When a bare-footed, sweaty-vested John McClane took out a tower’s worth of terrorists in 1988’s Die Hard, few would've guessed that he’d still be at it 25 years later. This month, Bruce Willis returns to his most iconic role in A Good Day to Die Hard, which gets a worldwide release on Valentine’s Day. The fifth installment in the Die Hard series transplants the action to Moscow, where McClane and his estranged son (Jai Courtney) get caught up in a terrorist plot, with predictably bombastic results. It’s actually the third Willis film to open in Japanese cinemas this year, following the belated releases of Rian Johnson’s time-travel thriller Looper and Wes Anderson’s genial Moonrise Kingdom...
Did you need much persuading to do another Die Hard movie?
No, no. Really it has to do with whether someone can come up with a good story [for a new film]. What we realised before we started putting this script together is that the Die Hard films are more fun when there’s a family element in there – when there’s some family member to take the piss out of my character, John McClane, and tell me how wrong I am and how much I don’t know. I like this kid in the new film who plays my son, Jai Courtney. He’s very good. He’s got a heavy Australian accent, but when he came into the audition it sounded like he was from South Jersey.
You’re a father of daughters yourself. Are you a hard man or a softie with them?
You should ask my wife when she goes by [his wife and ten-month-old daughter are in the room next door during the interview]. I’m a softie, I think I am. I’ve learned a lot about family relations and kids and I put that into this movie. I have all girls, and they have no problem letting me know if I’m not doing the right thing.
What happened to the white vest? You’re not wearing it this time.
Someone wanted to try out a new look. But that was always my good look – the T-shirt. That shirt saved my life on Die Hard 3. Sam Jackson and I were jumping off a boat into a river, and there was an explosion. We were to jump onto a high scaffold and a grip named Tony Whitman was on the scaffolding and caught me as I was about to go flying to my death. He grabbed that little tiny T-shirt and pulled me back! My family thanks you for saving my life.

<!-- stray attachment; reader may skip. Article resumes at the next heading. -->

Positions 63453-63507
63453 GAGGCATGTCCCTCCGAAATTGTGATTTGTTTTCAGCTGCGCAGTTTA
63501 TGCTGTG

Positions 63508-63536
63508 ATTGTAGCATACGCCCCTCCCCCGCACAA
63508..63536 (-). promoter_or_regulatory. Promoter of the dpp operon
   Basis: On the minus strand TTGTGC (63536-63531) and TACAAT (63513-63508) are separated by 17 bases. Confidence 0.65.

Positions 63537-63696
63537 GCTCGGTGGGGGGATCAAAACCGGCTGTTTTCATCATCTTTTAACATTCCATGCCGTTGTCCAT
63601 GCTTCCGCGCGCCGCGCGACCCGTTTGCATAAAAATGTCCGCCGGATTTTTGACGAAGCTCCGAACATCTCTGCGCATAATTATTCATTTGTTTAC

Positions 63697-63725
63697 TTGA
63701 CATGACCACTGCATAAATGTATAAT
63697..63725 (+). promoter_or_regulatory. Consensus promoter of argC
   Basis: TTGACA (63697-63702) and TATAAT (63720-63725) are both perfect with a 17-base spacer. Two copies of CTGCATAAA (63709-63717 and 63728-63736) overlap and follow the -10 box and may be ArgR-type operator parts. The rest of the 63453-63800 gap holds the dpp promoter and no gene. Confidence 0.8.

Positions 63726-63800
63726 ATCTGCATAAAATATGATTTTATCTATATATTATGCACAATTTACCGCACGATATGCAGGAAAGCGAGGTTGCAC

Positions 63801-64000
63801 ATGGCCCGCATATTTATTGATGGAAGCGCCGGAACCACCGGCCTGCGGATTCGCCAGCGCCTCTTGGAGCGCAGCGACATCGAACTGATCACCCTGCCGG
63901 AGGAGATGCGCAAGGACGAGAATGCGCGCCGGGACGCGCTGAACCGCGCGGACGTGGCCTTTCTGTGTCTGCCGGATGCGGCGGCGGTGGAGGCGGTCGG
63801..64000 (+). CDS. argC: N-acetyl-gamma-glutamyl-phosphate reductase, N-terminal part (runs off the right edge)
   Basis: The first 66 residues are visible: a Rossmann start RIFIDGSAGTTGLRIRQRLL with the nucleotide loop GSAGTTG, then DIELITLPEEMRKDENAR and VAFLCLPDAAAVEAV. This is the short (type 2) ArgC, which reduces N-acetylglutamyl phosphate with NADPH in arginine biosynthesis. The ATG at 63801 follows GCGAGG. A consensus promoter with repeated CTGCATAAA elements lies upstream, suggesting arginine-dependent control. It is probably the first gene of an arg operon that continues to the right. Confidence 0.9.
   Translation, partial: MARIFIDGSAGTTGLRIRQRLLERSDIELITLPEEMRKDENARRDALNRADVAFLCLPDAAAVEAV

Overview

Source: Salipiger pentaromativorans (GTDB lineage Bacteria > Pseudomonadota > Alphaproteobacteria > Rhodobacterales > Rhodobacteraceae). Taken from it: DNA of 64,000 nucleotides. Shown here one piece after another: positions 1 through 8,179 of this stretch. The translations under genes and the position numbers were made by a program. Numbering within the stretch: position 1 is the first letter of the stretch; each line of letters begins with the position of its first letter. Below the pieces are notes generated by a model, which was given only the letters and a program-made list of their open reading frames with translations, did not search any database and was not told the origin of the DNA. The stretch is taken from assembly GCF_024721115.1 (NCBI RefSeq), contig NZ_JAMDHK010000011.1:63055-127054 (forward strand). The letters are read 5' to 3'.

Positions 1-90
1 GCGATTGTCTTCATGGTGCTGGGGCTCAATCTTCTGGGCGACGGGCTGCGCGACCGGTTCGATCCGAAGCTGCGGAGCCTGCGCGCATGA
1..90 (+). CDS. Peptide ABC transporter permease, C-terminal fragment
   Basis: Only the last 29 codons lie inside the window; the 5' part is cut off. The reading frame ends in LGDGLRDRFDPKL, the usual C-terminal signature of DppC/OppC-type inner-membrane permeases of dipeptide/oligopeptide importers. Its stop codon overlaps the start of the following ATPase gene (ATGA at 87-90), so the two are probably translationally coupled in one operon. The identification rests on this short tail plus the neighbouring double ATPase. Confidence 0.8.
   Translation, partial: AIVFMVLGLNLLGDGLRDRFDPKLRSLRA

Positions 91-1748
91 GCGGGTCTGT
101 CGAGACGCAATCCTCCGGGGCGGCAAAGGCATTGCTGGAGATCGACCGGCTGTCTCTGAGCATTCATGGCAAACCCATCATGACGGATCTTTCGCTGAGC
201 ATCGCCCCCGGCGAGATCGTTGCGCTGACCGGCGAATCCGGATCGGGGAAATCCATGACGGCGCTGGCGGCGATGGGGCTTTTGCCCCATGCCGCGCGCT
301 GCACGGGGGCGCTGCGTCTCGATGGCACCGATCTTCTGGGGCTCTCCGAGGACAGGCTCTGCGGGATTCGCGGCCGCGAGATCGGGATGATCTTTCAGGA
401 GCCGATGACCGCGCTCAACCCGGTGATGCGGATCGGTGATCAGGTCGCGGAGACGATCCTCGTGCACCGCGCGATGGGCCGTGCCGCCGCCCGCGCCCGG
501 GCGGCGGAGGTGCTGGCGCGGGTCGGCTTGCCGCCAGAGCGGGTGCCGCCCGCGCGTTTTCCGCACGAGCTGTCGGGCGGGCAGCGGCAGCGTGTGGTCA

Is A Good Day To Die Hard the kind of film you’d watch yourself at home?
I’ve seen this one in a theatre on my own, and I’ve seen it with a big audience. I like it. I think it satisfies on a lot of the Die Hard big ticket items. The audience digs it. If it’s a Valentine’s Day movie, all the better [it’s being released on February 14]. Let the girls choose. They should be in charge of everything anyway.
Why are Brits and other Europeans so often the bad guys in the Die Hard films?
It’s a Shakespearean thing, they’re all much better actors. In this case, Alan Rickman broke the mould. A lot of people over at Fox wish that we didn’t kill him off in the first one!
Well, people have come back from the dead in movies before.
We’d have to get a little piece of his DNA, I guess!
We see a portrait of Barack Obama on the wall in A Good Day to Die Hard. Are you a fan?
President Obama? He’ll do. He’s as good as anyone else I guess. It’s a thankless job. He could be president for a 100 years, and the way it works is that Congress is in charge, not the President. It’s a tough job. I wouldn’t want it. It ages you.
You were in The Expendables 2, and that took a wink-wink attitude towards older action heroes. How long can you go on?
I’m sure my body will tell me when it’s time to hang it up. As long as I can still run and act like I’m running fast. I’m happy we didn’t go for the wink-wink version with this. People do get hurt and blown up in the film – all in the name of entertainment. We’ve seen other films where they just start going for the comedy in the second and third film.